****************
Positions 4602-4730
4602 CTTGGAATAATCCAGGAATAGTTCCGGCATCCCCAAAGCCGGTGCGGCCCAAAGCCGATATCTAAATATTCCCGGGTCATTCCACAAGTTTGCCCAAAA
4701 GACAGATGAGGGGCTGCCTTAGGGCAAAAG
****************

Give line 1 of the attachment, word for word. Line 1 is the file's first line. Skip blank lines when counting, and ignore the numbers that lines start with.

Positions 4602-4730